Don Draper walked into his girlfriend's apartment and offered her a trip to Paris. She just had to get rid of her friends who were gathered there. She didn't do it, however, since they were already planning to get stoned and listen to Miles Davis.
Hmm. Would I give up a trip to Paris with Don? Now that's a conundrum - femminismo

Friday, January 29, 2010

The Light Is With Us A Bit Longer

THE DAYS are staying a little bit longer it seems and signs of renewal are all around.
Mushroom compost decays in the garden, promising a rich beginning for our summer garden. Tulips are rising from the flower beds and magnolias have fuzzy coats over the blossoms to keep them warm until next month. The Star Magnolia will unfurl first, with delicate white blooms. Then the tulip tree magnolia will burst forth in pink, with petals so thick and voluptuous you could serve them for dinner filled with Russian caviar.
The flowers come first and then the leaves. It's the same with the forsythia and cherry tree.
Tree peonies have dark green leaves unfurling too and we hope no February ice storms will head our way. Lenten roses are the saving grace of our garden, appearing early on with lovely blooms such a magnificent purple (in this planting anyway) and bullet-proof foliage.
The moss I brought down from the woods and placed on top of the bird feeder has flourished during the drippy winter weather and is a rich, bright green.
The small gray bird will not need the feeder, however. It has not lasted through our winter. Brought down from the skies to fall beneath the redwood tree, he lies there until he too becomes part of a little bit of everything. Insects, small mammals and soil.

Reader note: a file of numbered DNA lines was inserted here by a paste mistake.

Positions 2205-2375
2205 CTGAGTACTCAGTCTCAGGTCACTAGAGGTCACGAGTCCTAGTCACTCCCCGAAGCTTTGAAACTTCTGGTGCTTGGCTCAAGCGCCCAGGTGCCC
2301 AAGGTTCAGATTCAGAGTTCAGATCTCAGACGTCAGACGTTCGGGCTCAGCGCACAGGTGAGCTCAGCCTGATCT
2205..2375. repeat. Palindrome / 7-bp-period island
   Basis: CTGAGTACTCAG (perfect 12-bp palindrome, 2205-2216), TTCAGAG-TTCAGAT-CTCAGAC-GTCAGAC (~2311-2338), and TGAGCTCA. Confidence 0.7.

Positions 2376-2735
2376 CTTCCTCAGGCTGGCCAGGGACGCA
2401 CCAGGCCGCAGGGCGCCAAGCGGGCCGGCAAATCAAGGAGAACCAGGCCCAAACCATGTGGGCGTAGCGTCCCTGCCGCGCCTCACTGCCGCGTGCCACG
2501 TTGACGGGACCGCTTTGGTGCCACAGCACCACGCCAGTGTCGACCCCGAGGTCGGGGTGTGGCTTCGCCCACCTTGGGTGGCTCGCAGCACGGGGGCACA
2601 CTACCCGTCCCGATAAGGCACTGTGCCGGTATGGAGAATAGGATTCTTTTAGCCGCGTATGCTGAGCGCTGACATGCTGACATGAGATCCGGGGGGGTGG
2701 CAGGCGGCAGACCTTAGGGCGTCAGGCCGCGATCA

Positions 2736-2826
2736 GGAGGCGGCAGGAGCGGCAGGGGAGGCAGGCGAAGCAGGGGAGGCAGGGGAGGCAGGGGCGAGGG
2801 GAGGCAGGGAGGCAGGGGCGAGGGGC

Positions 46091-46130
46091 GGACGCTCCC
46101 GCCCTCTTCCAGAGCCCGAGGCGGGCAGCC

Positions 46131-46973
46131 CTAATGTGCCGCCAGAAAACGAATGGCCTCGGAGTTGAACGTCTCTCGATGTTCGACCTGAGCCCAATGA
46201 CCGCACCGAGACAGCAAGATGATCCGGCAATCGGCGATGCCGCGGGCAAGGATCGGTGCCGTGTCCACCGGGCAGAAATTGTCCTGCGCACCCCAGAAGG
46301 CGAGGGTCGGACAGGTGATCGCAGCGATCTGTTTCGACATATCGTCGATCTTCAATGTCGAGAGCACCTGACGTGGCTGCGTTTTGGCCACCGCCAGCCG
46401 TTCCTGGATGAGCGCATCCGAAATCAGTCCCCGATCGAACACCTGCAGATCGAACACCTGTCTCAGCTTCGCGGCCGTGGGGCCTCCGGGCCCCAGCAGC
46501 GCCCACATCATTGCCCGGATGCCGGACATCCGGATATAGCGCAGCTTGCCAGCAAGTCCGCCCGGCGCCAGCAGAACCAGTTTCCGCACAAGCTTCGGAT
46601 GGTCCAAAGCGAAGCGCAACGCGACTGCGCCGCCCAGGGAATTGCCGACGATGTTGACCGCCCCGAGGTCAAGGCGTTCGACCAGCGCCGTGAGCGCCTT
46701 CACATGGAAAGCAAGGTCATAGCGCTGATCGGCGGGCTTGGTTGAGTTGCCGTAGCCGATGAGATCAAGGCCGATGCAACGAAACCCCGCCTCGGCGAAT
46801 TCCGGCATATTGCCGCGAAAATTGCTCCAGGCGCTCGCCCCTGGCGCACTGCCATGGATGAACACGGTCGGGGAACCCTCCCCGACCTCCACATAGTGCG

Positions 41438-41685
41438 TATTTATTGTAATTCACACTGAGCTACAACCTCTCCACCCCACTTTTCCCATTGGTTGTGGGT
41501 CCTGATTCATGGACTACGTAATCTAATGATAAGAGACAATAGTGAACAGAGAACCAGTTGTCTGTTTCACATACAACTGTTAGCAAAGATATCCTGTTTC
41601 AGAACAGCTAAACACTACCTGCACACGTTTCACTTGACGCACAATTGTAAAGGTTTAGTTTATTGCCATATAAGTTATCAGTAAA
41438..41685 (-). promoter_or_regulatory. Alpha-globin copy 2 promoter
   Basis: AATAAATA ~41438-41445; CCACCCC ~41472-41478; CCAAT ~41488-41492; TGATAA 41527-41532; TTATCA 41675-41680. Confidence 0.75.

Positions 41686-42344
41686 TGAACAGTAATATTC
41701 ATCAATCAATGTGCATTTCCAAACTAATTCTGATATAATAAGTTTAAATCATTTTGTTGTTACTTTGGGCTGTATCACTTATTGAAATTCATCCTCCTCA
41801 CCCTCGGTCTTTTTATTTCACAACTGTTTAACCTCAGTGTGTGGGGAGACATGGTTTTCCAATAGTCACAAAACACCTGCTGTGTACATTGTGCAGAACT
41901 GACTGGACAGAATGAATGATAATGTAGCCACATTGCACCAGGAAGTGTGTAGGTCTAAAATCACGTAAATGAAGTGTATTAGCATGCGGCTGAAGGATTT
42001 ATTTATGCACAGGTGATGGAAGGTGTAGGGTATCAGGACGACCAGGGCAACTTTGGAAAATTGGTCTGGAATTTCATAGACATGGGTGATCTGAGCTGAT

I can't wait to smell the first breath of spring. Already we are hearing the noise of frogs awakening down at the creek at the foot of our street and they promise a quick return to the backbreaking work of weeding the flower beds. But it's exciting at the same time, and old promises of planting a greater variety of beautiful flowers to last throughout the summer are heard once more throughout the land.
I hope you see small signs of spring wherever you are - femminismo
p.s. The cat in the window was a photo I took at random from the movie "Love and Other Catastrophes." (please come visit me in jail)

Monday, January 25, 2010

To the Brave Women of Haiti

TOMORROW I am going to begin reading "Breath, Eyes, Memory" by Edwidge Danticat. Her book dedication page says "To the brave women of Haiti, grandmothers, mothers, aunts, sisters, cousins, daughters, and friends, on this shore and other shores. We have stumbled but we will not fall."
Danticat was born in Haiti in 1969 (one year before my daughter) and raised by her aunt. She reunited with her parents in the U.S. at age 12. Two years later she published her first writings.